Draining to Drought

 

 

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India churns out more number of engineering grads than any other country in the world. Chinese counterparts are the only possible contenders with this regard. A recent survey report has revealed a bitter truth that makes us feel uncomfortable. The report says there are 15 million engineering grads unemployed in India. Despite our boastful claims of showing a steep curve in the literacy graph and our claims of putting India in the global business and engineering maps, this remain a issue either ignored or unanswered.

I would like to look at this issue from two fronts. For assistance I take up the scenarios in engineering stream in Tamil Nadu, a down south state in India. Currently the state has 571 engineering colleges, most of them managed by the private. Post the globalization boom back in the 90s changed the job maps altogether, setting new limits for the skill sets for job seekers. With the arrival of multinational companies and major industries setting foot on the Indian soil, the need for technical and engineering experts shoot up. The need for engineers topped the availability of the educational institutions then. Thus the need for more engineering colleges was felt. The government though increased the intake for the courses; the demand in specific fields was so high to meet with.

It was then the government allowed privatization in the educational realm, engineering stream in particular, at a massive scale. Aptly exploiting the English craze among the Tamil demography, matriculation schools mushroomed in the late 80s and became wide spread across the state in the 90s. Education at the school level had already turned into a lucrative business showering moolah. Many business men eyed education as a promising field of business. From their PoV it was a business that asks for less financial investments but promises heavy returns on the contrary. The privatization of engineering education though has paved way for mass literacy has pulled down the quality of education over time.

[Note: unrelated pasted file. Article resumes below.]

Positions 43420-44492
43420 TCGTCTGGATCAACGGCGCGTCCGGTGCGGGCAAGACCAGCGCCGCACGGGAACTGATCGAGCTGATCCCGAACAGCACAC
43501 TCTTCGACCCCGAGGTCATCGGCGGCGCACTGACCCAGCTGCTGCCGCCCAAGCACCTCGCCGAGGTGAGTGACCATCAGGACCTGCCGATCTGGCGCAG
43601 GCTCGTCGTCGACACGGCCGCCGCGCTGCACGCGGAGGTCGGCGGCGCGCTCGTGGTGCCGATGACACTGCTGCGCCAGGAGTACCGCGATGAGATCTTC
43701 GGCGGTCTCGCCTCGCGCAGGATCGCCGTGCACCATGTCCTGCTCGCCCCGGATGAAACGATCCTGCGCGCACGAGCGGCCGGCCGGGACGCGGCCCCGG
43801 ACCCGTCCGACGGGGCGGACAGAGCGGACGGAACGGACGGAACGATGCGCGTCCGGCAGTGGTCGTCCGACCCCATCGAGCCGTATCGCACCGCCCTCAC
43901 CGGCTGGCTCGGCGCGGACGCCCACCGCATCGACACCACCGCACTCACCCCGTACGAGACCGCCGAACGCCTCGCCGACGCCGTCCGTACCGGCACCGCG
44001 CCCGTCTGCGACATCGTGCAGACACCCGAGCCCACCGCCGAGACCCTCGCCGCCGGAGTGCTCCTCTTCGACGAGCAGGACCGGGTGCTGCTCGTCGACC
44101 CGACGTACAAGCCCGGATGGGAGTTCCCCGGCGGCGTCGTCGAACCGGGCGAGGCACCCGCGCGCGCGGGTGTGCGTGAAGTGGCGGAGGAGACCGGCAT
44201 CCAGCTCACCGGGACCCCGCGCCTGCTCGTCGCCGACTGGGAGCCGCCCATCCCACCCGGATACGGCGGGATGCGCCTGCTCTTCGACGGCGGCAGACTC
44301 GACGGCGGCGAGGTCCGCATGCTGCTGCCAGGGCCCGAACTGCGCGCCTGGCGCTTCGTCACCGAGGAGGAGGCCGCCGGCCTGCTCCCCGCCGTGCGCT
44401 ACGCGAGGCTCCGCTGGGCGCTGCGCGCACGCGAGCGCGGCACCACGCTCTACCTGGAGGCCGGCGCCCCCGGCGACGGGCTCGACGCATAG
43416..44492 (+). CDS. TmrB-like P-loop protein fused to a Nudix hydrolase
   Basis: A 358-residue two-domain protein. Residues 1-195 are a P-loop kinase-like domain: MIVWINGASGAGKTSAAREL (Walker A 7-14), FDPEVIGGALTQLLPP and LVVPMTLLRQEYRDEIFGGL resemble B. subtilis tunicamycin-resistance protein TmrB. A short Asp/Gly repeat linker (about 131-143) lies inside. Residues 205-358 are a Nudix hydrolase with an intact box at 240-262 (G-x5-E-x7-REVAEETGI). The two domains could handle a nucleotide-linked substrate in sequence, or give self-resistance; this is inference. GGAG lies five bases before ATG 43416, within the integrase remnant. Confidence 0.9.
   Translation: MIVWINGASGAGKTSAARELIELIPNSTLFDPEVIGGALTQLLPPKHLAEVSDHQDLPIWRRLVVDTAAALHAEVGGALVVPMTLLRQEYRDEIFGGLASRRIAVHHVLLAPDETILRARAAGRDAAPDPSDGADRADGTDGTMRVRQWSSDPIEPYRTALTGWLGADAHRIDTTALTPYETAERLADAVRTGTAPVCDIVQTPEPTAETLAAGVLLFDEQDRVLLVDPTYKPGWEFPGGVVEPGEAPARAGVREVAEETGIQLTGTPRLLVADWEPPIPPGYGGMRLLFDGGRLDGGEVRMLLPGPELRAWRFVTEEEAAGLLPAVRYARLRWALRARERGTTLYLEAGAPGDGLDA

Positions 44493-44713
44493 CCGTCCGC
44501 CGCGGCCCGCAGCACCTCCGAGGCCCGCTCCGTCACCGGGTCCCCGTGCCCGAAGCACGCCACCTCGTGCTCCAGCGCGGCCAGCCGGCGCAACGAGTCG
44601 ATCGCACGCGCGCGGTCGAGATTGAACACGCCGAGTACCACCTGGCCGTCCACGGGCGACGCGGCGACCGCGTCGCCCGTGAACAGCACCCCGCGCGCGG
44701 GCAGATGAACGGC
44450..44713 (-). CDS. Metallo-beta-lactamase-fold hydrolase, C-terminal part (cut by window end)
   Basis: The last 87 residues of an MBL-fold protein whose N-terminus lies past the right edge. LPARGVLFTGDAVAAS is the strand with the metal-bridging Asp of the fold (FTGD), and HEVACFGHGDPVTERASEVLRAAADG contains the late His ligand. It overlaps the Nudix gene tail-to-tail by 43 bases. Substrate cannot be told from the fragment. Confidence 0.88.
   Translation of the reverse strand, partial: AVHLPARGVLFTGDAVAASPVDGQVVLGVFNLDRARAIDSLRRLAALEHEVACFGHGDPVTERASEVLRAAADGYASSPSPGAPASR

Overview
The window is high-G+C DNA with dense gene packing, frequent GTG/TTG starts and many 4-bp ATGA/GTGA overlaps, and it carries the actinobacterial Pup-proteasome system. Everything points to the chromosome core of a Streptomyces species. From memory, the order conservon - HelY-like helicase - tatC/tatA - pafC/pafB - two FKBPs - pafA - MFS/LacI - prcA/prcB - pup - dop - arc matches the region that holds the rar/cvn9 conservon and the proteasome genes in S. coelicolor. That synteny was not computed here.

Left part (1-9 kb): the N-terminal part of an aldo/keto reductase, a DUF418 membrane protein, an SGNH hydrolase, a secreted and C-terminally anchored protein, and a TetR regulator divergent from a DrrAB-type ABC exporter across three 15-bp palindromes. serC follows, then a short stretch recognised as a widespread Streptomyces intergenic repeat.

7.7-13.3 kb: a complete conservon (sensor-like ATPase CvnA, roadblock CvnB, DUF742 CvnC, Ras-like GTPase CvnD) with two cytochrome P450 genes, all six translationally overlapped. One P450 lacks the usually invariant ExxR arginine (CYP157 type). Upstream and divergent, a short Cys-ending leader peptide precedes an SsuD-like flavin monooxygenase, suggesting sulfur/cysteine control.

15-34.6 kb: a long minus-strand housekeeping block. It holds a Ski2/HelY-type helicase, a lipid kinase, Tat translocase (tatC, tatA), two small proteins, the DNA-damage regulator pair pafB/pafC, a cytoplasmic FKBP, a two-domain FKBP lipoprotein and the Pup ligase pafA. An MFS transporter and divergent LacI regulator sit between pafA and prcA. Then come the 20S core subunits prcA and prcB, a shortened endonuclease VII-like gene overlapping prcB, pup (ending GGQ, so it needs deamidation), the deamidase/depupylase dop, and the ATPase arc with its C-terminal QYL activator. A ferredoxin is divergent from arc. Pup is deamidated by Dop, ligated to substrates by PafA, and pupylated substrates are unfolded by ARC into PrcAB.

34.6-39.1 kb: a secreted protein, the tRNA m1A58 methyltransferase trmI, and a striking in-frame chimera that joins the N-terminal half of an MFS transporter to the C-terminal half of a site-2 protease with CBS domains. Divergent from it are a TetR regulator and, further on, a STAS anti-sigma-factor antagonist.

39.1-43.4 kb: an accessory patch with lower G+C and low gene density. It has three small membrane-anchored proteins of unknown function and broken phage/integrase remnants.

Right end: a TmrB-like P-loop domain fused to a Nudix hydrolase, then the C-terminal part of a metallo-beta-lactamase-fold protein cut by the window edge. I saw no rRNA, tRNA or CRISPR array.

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With the IT boom, the engineering craze also escalated and it became the most sort after courses by the students and parents alike for it proved the best ad easiest way to land in renowned IT companies. One seemed least bothered about the branch they choose in the engineering stream as all their IT dreams ended at the same point. The companies too were not so concerned about this. All they wanted was a trainable tech grad, who after their few months training would become a ITian irrespective of his core field. But the while IT dwindled during the last recession era, around 2007, there was a phenomenal shift in the choices of the pupils regarding their higher studies.

During this mean time while all the bees were so busy swarming around the engineering hives, the tents of science and arts almost got empty. Now the wheel has rotated. The craze foe engineering courses has waned and in the current year over 120,000 seats remain empty.

School education that saw its service motives morphing into the business motives in the hands of the private managements has now moved on to the higher education as well. Besides, many colleges which mechanically churn out grads each year have failed to ensure the skill sets in them that employers look for.

From another perspective they aren’t to be blamed completely. The engineering curricula show no difference from the school curricula which promotes rote learning. Any pupil at the school level in the Indian education system could come out with flying colors, just relaying on his/her memory. Perhaps the CBSE curriculum stays out of this, sadly only handful of the student population has an access to it.

The current higher education system though fulfills all the requisites it also allows a pupil to pass out just relaying on rote learning, refraining himself/herself from actually understanding anything that is memorized.

The immediate necessity in the Indian education system is not on improving the infrastructural facilities, but on the reformation of the system on the whole from the base. It’s high time to think of an education system that would cater the current demands, giving up the outdated Mecaulay Education System. What use would it be having a better infrastructure with state-of-the-art resources without working on the shortcomings of the present education system?

 

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